A Degree Is Not Enough, Say Employers As Youths 'Encouraged' To Busk

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Graduates are being told degrees are 'not enough'
Graduates are being told degrees are 'not enough'

Students have been told by business leaders a degree is not enough to secure a job and have been urged to ditch gap years in favour of work experience.

Employers are increasingly favouring students with a minimum of one year's experience in industry when recruiting graduates, a YouGov poll has revealed. Two thirds agree graduates who have completed a placement year are more employable than those who have not, or who have opted for traditional travelling gap years instead.

The survey, which questioned 537 company leaders and was conducted by food and drink giant PepsiCo, found 46% of companies felt the skills gap between students with a year's industry experience and those without is increasing.

Mike Hill, chief executive of Graduate Prospects, a graduate careers advice service, said the survey's findings were unsurprising.

"There’s no doubt that industry experience is one of the most effective ways of gaining employability skills which may lead to employment. These findings are testament to that sentiment and will hopefully spur more students and graduates to seriously consider and apply for placement opportunities."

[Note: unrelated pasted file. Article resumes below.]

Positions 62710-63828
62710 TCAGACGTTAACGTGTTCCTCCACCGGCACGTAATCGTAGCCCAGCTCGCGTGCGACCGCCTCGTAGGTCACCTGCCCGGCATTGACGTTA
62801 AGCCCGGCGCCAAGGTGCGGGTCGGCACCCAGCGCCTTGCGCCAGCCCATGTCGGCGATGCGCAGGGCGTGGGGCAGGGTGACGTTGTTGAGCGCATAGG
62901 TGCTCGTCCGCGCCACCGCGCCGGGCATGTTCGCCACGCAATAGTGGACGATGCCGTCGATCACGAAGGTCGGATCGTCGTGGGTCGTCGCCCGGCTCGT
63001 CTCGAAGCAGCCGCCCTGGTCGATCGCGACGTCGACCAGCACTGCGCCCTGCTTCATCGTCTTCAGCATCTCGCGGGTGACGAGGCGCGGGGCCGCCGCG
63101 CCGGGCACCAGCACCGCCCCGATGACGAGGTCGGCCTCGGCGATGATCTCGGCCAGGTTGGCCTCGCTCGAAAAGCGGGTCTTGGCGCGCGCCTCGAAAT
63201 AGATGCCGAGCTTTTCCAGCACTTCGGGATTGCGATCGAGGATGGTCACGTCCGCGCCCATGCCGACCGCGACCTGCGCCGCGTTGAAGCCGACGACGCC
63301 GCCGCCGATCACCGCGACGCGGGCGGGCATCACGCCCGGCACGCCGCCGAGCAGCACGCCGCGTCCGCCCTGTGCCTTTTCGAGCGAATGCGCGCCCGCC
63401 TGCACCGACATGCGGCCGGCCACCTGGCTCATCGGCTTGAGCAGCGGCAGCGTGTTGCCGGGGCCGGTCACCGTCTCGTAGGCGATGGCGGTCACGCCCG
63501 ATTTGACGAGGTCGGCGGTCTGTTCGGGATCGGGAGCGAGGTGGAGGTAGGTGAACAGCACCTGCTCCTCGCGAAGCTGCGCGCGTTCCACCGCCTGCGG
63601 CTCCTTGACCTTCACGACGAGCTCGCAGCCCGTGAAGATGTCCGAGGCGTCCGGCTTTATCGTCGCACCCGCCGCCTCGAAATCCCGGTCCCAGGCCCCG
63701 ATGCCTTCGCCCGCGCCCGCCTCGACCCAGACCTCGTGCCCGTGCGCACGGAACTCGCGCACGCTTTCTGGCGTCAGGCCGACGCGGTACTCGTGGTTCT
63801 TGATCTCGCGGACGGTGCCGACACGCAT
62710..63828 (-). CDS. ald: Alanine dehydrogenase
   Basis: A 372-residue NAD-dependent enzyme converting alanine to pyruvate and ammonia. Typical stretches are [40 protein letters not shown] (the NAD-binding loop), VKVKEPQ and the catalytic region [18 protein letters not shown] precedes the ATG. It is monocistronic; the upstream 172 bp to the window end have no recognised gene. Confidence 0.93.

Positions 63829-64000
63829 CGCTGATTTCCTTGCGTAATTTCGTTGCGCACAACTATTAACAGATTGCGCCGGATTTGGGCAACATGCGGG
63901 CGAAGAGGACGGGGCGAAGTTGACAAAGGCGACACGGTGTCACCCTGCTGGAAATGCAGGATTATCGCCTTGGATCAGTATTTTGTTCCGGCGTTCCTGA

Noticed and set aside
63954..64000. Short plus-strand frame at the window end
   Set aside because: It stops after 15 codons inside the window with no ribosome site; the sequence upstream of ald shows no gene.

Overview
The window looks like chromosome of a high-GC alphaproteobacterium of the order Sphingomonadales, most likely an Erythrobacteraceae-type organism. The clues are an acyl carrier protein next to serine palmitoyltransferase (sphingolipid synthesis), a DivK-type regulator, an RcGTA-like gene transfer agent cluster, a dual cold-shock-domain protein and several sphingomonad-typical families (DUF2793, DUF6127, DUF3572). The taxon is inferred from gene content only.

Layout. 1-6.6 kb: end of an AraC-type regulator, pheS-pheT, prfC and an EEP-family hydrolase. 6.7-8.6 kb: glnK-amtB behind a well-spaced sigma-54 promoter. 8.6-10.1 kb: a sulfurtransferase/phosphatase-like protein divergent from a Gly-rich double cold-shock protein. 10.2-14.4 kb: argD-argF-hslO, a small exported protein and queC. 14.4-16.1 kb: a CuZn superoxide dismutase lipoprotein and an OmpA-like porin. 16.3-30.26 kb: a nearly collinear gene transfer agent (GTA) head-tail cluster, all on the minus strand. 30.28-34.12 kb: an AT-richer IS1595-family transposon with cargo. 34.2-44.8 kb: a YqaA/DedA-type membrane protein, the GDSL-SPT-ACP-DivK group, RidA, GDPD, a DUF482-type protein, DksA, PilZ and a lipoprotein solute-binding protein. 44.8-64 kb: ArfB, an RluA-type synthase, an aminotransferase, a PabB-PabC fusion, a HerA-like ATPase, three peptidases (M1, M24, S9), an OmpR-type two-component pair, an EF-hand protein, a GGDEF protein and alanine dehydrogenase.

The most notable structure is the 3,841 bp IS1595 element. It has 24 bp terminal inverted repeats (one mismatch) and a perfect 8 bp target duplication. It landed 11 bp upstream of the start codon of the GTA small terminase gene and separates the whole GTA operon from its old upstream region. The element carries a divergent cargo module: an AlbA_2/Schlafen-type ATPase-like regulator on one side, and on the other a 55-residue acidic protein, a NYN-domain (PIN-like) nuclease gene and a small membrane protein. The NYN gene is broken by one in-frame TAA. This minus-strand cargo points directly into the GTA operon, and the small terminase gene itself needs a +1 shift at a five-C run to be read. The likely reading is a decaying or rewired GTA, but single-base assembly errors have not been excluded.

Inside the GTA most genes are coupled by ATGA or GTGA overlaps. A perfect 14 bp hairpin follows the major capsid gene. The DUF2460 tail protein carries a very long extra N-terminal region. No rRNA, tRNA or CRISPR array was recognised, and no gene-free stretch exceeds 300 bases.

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Of the business leaders surveyed, 74% felt the students who had completed placements show a better ability to communicate professionally than their inexperienced peers. More than a third felt the former group better understood business etiquette and were able to demonstrate the experience of working in a team.

In addition:

  • 57% felt experienced students showed confidence in the business setting
  • 55% felt they had experience of working under pressure
  • 53% felt they had experience of problem solving in a business context
  • On Wednesday, Conservative MP Damian Collins said he had been told employers would "much rather get a school leaver" at 16 than a graduate.

    "Get them to do an apprenticeship for two or three years. At 19 they will have the skills necessary to be able to enter the workforce on the national minimum wage."

    Shelby Thompson, head of recruitment for PepsiCo, which makes the soft drink Pepsi, said:

    "With one in five graduates struggling to find work after university, the research highlights the need for students to be thinking about gaining valuable industry experience outside their university courses. The graduate market is tougher and more competitive than ever before meaning that students must work harder to develop the business skills needed to make them stand out from the crowd. A placement year is a great way to build this experience."